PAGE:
In The Stranger, by Albert Camus, Camus suggests that mankind is illogical by nature through the illogical actions of the most ideally logical character, Monsieur Meursault. Meursault is habitually indifferent and acts only with regard to his physical being. He is the perfect model for the most logically sound person, as he utterly lacks emotion and thus is able to live life through pure logic. However, Meursault carries out the most illogical actions even though he is supposedly logical, a contradiction that leads to his death sentence and execution.
In the passage where Meursault fires his revolver upon the Arabian man, Camus suggests that Meursault’s actions are illogical, since he has no definite or reasonable reason to commit murder. As “it occur[s] to [Meursault] that all [he] ha[s] to do [is] turn around”(58) and not pursue the Arabian man, the logical thing to do, “the whole beach, the throbbing sun, [presses] on [his] back”(58), “burn[ing] [his] cheeks … the same as it had been the day [he’d] buried Maman … [and] it was this burning, which [he] couldn’t stand anymore, that made him move forward”(58-59) and act illogically. It is not out of his emotions, be it hatred, revenge, anger, or invidious feelings towards the Arabian man that causes Meursault to kill, rather, Meursault kills as a result of his desire “to sh[ake] off the sweat and sun”(59). Meursault, usually logical and defiant of doing any more action than is necessary, contrarily acts out of character and illogically takes the life of another man with the simple reason that his physical surroundings bother him. He feels no remorse or emotion in what he does. He postulates that “the cymbals of sunlight crashing on [his] forehead”(59) and the reflection of the sun’s rays against the knife “[which] slash[es] at [his] eyelashes and stab[s] at his … eyes”(59), along with the sun’s other annoyances, causes him to commit murder. His justification of such an unforgivable crime is illogical, absurd. Meursault, the perfect example of a logical being, illogically kills someone. His reason for doing so is ridiculous, absurd. Camus intentionally has Meursault act illogically, as a basis to suggest that human beings are inclined to be illogical.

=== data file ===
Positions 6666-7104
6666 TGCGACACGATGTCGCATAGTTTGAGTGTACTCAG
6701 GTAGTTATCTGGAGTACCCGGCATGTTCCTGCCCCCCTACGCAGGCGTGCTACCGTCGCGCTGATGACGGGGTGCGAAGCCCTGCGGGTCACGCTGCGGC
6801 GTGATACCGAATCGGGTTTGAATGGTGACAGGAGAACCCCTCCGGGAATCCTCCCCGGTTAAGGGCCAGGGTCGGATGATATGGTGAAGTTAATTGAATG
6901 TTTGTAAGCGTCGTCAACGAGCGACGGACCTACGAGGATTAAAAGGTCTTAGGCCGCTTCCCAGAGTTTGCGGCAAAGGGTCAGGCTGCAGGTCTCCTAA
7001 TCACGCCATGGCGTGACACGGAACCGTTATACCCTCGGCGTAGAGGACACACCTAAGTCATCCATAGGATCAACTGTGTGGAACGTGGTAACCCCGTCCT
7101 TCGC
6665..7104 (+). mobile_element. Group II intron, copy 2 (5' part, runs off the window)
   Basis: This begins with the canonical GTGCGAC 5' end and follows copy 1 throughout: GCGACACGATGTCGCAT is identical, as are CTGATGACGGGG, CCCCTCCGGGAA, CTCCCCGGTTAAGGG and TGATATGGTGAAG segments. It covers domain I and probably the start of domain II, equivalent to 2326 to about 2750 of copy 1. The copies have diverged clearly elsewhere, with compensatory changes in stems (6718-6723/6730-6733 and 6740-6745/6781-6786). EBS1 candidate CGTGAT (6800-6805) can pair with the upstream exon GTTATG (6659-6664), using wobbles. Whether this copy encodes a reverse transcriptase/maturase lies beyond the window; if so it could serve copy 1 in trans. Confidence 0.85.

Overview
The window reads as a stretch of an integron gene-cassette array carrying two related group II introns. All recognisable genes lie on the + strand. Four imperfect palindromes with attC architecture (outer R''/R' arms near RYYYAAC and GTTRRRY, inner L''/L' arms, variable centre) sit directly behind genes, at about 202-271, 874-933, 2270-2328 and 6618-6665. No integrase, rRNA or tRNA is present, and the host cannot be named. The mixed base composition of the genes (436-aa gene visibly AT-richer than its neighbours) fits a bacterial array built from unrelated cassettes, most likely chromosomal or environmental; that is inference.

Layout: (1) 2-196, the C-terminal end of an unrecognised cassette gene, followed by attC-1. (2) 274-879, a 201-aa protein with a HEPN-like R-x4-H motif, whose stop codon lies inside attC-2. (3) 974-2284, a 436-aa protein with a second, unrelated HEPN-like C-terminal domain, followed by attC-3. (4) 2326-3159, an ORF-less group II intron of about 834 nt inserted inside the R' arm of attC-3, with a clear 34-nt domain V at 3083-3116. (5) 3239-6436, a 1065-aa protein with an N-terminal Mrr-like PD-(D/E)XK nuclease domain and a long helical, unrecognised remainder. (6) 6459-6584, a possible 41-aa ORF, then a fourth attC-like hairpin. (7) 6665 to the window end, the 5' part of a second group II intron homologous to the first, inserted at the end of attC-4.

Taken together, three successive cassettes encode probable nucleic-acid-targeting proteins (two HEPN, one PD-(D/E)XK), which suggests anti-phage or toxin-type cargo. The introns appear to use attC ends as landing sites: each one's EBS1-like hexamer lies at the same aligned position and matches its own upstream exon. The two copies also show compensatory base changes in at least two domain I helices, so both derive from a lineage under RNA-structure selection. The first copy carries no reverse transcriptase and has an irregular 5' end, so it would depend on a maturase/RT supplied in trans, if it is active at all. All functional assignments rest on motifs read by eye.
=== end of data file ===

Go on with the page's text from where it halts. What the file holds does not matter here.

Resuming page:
Camus further develops Meursault’s illogic behavior in the passage where Meursault engages in a conversation with the magistrate after his arrest. The magistrate forces his beliefs in God on Meursault, in which Meursault “sa[ys] no”(69), that he does not believe that God exists. The magistrate states that Meursault’s claim is “impossible; all men [believe] in God, even those who turn their backs on him”(69). Meursault’s logical perception of physical objects is revealed. He does not believe that God exists, simply because his logic does not allow him to. He has not seen definitive evidence that suggests God exists, ergo his logic concludes that God does not exist. Contrary to Meursault’s opinions, the magistrate proves persistent. He incessantly showers Meursault with his beliefs, that “if he were ever to doubt [his beliefs], his life would become meaningless”(69). He continues to barrage Meursault with the same questions, when asking Meursault, “How can you not believe that He suffered for you”(69). Meursault then feels it “getting hotter and hotter”(69), as he has “had enough”(69) of the magistrates droning. “Whenever [he] want[s] to get rid of someone [he’s] not really listening to, [he] ma[kes] it appear as if [he] agree[s]”(69). The magistrate, whose presence and indulgent questions seem to evoke the “hot” temperature and feeling within Meursault, causes Meursault to act illogically. Meursault illogically degrades himself, feigning his agreement with the magistrate and shaming his own intellectual opinions. The contrast in Meursault’s logical thinking and illogical actions, create uncertainty to the true persona of Meursault. Meursault proves extremely logical as he denies his belief in God, but illogical when belittling himself to purge the feeling of warmth. Similar to the events with the Arabian man, Meursault again, illogically does whatever is necessary without logically thinking to rid himself of the feeling of warmth.
Camus creates Meursault to be the model logical person, as he can act solely on logic without emotions interfering. Human beings are less logical than Meursault in this sense, since they are plagued with emotions and difference. While Camus’ Meursault, a truly logical being, acts illogical with consideration and regards to the idiotic reason of his physical environment, then the logically inferior human beings other than Meursault are then inclined to be illogical by nature. However, the degree of the illogical actions of Meursault, compared to those of human beings is on a different scale. Camus suggests that although human beings are illogical, it is their nature. He also shows that even though humans may act illogical, their actions are justified by their reasons, whereas Meursault’s actions are not justified in the least. He demonstrates this idea through the ultimate conclusion of Meursault’s death. Meursault being condemned to an early death through execution as a result of his illogical actions serves to be a warning to readers.